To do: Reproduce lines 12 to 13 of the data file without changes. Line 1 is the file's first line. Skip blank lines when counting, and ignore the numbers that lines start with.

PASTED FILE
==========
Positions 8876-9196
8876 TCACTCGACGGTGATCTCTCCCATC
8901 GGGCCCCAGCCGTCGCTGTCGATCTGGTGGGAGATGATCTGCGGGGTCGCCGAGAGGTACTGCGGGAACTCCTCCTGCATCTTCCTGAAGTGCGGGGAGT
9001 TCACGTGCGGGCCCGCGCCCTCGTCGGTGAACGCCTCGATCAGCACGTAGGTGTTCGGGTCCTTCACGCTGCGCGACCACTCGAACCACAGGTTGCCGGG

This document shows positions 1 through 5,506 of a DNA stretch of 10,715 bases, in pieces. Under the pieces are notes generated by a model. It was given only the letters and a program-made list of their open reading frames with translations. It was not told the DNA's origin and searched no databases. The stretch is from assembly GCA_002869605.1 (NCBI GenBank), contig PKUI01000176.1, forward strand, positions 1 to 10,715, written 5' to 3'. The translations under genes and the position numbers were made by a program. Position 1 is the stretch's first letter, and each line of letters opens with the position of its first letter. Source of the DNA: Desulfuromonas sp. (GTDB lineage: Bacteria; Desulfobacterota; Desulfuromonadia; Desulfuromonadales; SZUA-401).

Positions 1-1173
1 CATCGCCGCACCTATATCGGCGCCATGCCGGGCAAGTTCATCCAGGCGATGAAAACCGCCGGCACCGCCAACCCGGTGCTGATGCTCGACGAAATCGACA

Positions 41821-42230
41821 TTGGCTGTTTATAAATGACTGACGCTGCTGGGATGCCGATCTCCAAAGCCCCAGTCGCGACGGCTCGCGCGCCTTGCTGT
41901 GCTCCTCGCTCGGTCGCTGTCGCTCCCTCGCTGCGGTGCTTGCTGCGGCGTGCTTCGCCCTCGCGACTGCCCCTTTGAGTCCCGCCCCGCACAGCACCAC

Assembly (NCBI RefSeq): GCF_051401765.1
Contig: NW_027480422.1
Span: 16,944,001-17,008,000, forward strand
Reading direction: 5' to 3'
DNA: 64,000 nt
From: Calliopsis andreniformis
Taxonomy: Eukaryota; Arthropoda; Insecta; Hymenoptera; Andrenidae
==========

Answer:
Contig: NW_027480422.1
Span: 16,944,001-17,008,000, forward strand